A high-rolling Cicero minister who once called down the wrath of God on a federal judge got a lesson in mercy and a five-year prison sentence Wednesday, his lawyer said.

U.S. District Judge Sharon Johnson Coleman gave Herman Jackson a severe scolding for bilking hundreds of thousands of dollars from a federal program that subsidized child care for needy parents. Then she handed the self-proclaimed “bishop” a prison term 10 months shorter than the low end of federal sentencing guidelines, lawyer Matt McQuaid said. Jackson had faced more than seven years behind bars.

Jackson “was always a bit outrageous, because of some of his grandiose ideas . . . but Judge Coleman did a good job of seeing the defendant in front of her and giving him an appropriate sentence,” said McQuaid, a court-appointed attorney whom Jackson fired midway through his 2015 trial, though McQuaid continued to act as Jackson’s courtroom adviser and represented him throughout sentencing.

After Coleman repeatedly denied Jackson’s requests to be allowed to move to Georgia and live with his wife and children ahead of his trial, Jackson told reporters the “wrath of God almighty shall soon visit her home.”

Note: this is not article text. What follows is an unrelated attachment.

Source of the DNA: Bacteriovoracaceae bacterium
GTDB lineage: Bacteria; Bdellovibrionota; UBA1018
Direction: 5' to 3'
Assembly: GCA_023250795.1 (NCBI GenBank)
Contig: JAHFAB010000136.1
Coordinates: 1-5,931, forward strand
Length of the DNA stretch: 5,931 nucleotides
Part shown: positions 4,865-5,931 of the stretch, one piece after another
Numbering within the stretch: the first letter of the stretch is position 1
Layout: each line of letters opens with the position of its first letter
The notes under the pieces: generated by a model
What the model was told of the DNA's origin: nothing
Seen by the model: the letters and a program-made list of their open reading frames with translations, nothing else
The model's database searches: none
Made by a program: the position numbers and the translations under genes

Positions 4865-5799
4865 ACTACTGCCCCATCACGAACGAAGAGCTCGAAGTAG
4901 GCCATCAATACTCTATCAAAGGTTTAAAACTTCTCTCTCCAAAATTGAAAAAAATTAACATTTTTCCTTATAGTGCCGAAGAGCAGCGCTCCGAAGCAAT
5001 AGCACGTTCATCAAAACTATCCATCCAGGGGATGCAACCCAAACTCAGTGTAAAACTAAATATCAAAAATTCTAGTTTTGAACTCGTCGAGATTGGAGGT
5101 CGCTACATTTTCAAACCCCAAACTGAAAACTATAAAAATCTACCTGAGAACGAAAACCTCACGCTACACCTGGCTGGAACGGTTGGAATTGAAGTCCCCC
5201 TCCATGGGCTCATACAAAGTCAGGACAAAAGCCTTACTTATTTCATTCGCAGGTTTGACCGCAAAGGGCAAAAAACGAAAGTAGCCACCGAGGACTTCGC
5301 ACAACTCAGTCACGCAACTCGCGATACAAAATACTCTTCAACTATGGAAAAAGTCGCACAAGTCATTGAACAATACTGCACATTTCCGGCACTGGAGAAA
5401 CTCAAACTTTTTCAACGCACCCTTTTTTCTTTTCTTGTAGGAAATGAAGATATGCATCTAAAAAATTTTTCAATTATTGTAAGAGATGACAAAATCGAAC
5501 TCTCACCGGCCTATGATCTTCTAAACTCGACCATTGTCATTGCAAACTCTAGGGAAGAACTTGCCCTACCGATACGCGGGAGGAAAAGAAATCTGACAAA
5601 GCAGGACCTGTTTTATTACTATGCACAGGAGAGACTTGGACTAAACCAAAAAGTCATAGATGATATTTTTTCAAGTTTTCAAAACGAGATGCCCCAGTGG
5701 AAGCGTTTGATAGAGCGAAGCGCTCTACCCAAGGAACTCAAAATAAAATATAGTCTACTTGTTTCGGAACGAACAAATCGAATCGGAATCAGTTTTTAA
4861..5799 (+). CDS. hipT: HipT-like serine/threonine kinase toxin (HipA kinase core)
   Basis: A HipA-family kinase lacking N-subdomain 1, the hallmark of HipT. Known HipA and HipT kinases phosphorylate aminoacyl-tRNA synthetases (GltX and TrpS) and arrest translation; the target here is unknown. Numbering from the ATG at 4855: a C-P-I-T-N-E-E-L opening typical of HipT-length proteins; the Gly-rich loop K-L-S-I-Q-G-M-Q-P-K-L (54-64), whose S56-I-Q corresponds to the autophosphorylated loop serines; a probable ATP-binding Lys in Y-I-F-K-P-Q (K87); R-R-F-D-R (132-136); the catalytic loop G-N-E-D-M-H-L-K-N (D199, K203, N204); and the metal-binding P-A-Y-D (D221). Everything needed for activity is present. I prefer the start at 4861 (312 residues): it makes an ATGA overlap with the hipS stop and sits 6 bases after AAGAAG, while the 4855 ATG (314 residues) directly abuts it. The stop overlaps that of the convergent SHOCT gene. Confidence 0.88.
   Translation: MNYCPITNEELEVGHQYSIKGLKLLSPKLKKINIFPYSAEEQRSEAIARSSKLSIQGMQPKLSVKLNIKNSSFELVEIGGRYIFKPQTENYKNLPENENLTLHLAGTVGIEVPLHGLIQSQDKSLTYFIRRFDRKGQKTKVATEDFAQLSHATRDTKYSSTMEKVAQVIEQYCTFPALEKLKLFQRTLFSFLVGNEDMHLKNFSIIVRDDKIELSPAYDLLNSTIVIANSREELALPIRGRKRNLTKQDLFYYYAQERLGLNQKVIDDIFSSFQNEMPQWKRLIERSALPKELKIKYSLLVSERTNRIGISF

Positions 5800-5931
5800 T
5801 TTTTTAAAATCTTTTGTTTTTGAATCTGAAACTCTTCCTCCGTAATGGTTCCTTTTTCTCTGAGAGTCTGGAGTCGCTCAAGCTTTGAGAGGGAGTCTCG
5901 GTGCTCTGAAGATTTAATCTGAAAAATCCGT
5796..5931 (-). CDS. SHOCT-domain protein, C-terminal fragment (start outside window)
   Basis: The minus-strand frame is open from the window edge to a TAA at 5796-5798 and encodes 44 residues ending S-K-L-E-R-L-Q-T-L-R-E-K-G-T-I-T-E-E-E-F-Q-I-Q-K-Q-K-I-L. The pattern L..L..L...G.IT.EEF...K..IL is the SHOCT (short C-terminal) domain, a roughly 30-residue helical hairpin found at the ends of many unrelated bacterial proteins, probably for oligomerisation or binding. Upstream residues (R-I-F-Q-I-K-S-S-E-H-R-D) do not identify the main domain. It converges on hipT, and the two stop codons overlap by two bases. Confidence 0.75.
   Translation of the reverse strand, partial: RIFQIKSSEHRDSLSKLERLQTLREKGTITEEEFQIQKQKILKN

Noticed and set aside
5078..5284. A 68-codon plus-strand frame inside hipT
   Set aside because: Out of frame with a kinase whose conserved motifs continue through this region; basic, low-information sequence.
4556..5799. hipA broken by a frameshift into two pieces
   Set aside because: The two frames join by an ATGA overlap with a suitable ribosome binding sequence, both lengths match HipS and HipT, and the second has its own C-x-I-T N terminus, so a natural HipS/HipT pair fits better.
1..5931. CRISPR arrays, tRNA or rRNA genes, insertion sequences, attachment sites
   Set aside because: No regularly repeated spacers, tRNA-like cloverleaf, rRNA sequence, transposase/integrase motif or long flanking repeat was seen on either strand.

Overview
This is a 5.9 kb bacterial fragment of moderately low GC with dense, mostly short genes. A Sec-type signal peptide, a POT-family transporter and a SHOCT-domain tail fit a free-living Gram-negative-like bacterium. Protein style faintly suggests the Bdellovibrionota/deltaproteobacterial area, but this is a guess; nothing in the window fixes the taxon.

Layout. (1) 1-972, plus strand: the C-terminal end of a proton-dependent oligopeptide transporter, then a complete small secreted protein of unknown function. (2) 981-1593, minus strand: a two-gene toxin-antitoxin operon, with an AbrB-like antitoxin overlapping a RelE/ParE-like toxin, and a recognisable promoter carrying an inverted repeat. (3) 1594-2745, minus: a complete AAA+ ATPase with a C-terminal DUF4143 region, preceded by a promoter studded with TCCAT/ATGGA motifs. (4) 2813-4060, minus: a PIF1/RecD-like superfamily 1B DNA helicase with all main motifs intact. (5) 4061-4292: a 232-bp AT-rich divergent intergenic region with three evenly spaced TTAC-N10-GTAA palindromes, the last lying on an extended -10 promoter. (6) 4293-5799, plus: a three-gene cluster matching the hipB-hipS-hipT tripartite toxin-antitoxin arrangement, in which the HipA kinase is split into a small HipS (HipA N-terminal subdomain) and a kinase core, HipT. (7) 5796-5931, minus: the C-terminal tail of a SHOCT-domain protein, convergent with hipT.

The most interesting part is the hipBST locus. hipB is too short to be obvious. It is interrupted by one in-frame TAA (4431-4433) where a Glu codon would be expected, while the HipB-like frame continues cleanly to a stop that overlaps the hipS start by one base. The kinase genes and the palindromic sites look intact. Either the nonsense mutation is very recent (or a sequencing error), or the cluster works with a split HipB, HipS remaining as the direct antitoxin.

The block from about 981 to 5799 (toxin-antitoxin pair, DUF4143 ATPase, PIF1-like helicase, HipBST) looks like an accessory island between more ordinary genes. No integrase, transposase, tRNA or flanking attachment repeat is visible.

Jackson made a rambling apology to the judge — and referred to the African-American jurist as a “Nubian queen.” Coleman eventually let him rejoin his family in Georgia before the trial.

Before he and his wife were indicted in 2012, Jackson lived a glamorous lifestyle, with a pair of Mercedes and a Bentley, largely financed, prosecutors said, by about $900,000 paid out to three day care centers affiliated with Jackson’s church, Ark of Safety Apostolic Faith Temple.

Acting as his own attorney, the bombastic Jackson called his ex-wife, LeKeisa Jackson, as his first defense witness and repeatedly called federal prosecutors liars, occasionally conferring with McQuaid. Both Jackson and his wife, Jannette Faria, were found guilty on all counts. Faria was sentenced earlier this month to 13 months behind bars.

“Hopefully, he can learn a little humility and get on with his rehabilitation,” McQuaid said.